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It’s good to be back on the range! After some downtime, we’ve settled in to our new facilities here in the Pacific Northwest, and we had the opportunity to do some serious shooting with the Ruger SR9c. The focus of the shooting was to breakdown strengths and weakness on Stage 1 of the IDPA classifier. I set a goal for the classifier based on past performance – if you can shoot the first two stages in an aggregate time of 25.00 seconds (counting penalties for points down) each, and the final stage in 39.00 seconds aggregate time you’d have a total score of 89 seconds, which is fast enough in any division for Master Class. Now, you’d have to recalculate those numbers for the revolver division, but not significantly.
On the first stage of the IDPA classifier, one of the critical elements is the draw. There are six presentations on stage 1, which means that a quarter second of savings in time per draw turns in to 1.5 seconds. Similarly, there are 8 target transitions on stage 1 – again a huge place to pick up time by improving your speed at transitioning the gun from target to target. This week’s video takes a look through the entire classifier.
In the video, we finished the run with an aggregate time of 28 seconds and change with points down added in. While not a terrible time by any measure, it was a definite whiff on the goal of 25 seconds, and that’s due entirely to my sloppy performance on two key areas. On String 6, the half-El Presidente drill, I had trouble on my first shot and lots of trouble on my reload. Bobbles there are going to ad a ton of time to your score, and I’ve shot that drill clean before in under 5 seconds. My time in this run was over 6, which is not fast enough to get the job done. Another huge problem area was String 4. This string requires two head shots to each target, and for whatever reason I simply could not get the front sight in position. I ended up shooting it much slower than usual, a total time of 4.88 seconds.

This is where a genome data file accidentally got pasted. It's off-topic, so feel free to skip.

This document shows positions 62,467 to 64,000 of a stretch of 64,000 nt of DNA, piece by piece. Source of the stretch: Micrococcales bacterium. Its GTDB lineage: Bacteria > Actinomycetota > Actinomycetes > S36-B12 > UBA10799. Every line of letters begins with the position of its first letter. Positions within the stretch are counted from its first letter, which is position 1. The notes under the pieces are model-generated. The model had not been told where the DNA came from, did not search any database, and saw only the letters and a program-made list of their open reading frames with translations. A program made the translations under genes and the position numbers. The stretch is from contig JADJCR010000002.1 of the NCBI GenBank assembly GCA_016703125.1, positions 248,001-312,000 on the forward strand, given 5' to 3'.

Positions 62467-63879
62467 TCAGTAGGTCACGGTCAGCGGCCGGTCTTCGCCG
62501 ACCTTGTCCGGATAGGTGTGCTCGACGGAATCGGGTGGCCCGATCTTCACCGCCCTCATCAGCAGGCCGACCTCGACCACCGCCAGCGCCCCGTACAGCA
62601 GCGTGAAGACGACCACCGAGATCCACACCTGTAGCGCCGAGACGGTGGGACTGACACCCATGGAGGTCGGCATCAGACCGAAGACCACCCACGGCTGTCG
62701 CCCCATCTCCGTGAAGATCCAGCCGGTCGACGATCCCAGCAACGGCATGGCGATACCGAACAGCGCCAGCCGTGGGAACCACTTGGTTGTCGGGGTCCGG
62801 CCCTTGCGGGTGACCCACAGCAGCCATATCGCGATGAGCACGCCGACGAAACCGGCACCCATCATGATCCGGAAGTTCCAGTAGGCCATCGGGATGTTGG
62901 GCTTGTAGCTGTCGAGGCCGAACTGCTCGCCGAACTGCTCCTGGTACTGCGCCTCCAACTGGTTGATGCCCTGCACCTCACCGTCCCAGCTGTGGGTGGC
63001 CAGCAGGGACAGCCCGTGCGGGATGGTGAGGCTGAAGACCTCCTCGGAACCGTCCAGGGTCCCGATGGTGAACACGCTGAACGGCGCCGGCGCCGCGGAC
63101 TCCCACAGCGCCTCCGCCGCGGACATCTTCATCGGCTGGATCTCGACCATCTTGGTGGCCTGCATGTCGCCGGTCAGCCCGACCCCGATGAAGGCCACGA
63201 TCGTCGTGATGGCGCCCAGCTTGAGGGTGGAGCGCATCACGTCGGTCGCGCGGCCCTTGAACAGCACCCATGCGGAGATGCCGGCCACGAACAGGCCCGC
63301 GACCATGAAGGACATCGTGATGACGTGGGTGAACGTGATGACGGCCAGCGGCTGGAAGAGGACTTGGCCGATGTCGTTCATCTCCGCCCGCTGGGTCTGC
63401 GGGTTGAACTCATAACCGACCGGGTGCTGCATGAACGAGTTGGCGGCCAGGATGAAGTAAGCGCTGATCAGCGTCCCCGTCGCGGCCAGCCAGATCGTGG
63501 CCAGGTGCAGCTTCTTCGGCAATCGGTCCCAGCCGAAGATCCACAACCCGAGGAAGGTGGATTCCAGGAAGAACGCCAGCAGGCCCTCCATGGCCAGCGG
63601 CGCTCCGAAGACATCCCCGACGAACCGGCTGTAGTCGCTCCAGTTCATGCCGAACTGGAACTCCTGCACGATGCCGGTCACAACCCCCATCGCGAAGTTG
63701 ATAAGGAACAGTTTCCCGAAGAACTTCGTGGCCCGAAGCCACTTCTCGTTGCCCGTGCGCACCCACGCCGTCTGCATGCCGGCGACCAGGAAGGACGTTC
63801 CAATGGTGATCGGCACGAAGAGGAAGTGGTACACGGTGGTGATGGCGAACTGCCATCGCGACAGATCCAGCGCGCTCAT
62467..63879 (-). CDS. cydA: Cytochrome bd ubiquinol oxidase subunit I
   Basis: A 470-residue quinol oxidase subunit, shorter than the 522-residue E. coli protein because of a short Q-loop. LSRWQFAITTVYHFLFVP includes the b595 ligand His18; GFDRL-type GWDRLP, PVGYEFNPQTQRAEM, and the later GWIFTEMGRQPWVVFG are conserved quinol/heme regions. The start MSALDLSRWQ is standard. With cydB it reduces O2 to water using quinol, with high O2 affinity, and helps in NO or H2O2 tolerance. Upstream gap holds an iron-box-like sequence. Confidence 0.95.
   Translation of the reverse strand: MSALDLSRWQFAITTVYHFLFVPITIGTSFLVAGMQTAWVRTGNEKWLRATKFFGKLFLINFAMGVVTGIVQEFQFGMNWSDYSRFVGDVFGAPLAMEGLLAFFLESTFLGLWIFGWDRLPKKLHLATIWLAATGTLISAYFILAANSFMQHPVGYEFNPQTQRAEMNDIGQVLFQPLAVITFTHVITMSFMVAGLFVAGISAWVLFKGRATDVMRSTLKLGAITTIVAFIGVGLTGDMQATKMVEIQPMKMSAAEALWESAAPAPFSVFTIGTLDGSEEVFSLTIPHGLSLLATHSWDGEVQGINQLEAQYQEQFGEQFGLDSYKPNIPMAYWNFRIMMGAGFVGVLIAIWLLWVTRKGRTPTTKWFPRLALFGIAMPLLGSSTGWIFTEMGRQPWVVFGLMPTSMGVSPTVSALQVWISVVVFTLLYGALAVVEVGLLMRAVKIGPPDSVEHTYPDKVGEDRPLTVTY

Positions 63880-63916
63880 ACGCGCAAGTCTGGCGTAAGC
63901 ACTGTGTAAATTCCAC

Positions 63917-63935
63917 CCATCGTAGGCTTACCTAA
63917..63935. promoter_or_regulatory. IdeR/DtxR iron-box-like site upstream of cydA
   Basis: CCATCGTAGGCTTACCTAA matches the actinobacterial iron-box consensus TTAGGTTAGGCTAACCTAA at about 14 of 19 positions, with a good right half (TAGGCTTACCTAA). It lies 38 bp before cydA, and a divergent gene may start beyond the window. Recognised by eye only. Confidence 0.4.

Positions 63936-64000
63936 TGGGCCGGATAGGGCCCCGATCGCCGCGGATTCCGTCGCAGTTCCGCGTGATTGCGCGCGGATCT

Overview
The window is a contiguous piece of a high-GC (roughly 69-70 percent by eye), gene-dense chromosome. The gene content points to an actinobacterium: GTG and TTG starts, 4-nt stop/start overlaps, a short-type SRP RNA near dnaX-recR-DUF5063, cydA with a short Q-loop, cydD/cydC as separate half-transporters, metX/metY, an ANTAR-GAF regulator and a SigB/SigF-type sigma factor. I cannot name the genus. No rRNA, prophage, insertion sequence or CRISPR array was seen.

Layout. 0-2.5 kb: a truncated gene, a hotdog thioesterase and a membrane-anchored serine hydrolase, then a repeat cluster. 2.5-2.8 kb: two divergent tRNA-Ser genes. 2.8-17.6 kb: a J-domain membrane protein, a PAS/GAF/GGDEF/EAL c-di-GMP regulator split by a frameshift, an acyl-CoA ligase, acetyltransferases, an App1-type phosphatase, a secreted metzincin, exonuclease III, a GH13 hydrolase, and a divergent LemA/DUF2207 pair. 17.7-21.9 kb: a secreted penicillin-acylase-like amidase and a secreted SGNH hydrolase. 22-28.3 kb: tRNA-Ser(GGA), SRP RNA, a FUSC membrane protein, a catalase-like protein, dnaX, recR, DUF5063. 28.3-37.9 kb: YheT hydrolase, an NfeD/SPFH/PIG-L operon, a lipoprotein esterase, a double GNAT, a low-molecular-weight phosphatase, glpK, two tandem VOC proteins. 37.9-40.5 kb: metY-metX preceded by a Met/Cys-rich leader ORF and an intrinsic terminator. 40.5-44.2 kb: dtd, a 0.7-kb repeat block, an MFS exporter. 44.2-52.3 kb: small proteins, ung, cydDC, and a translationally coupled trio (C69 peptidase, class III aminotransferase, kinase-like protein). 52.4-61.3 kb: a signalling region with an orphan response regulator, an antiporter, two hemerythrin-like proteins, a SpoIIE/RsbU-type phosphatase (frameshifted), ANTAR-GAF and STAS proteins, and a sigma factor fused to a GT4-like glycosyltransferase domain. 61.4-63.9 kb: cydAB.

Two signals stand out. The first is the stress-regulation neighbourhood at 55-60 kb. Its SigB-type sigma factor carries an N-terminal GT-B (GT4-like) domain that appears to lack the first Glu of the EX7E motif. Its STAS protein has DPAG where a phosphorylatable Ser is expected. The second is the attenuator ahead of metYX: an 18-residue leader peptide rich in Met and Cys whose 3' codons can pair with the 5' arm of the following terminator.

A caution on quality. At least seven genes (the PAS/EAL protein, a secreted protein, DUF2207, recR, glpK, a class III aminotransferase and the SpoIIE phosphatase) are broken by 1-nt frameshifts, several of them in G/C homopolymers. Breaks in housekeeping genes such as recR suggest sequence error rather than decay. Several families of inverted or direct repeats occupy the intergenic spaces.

There were bright points however on the classifier. My weak hand only shooting has improved dramatically through dry fire practice, which is allowing me to really ramp up the speed on String 5, the weak hand only string.
For those that are curious, here are the par times that I use when shooting the first string. These are adjusted, so your aggregate time after points down should be at or under these times to hit the 25 second goal:
String 1-3: 2.5 seconds or less each
String 4: 4 seconds or less
String 5: 3.5 seconds or less
String 6: 6 seconds or less
String 7: 4 seconds or less
Aiming for those par times will get you under that 25 second mark. Beating those part times will give you room to spare on Stages 2 and 3, where the difficulty is increased.
Quest for Master Class Statistics
Rounds Fired: 1595
Fastest Time: 84.66
Club Matches Won: 2
Major Match Best Finish: 12th
ESP Classification: Sharpshooter
SSP Classification: Expert
Caleb Giddings is the founder of Gun Nuts Media (www.gunnuts.net). He has been involved in competitive shooting since he was a cadet at the US Coast Guard Academy in 2000 and has attending training courses at Gunsite and the former Blackwater USA. Since shooting his first IDPA match in 2008, Caleb has started the climb through the rankings, earning the title of Master Class shooter in the Enhanced Service Revolver division in 2010.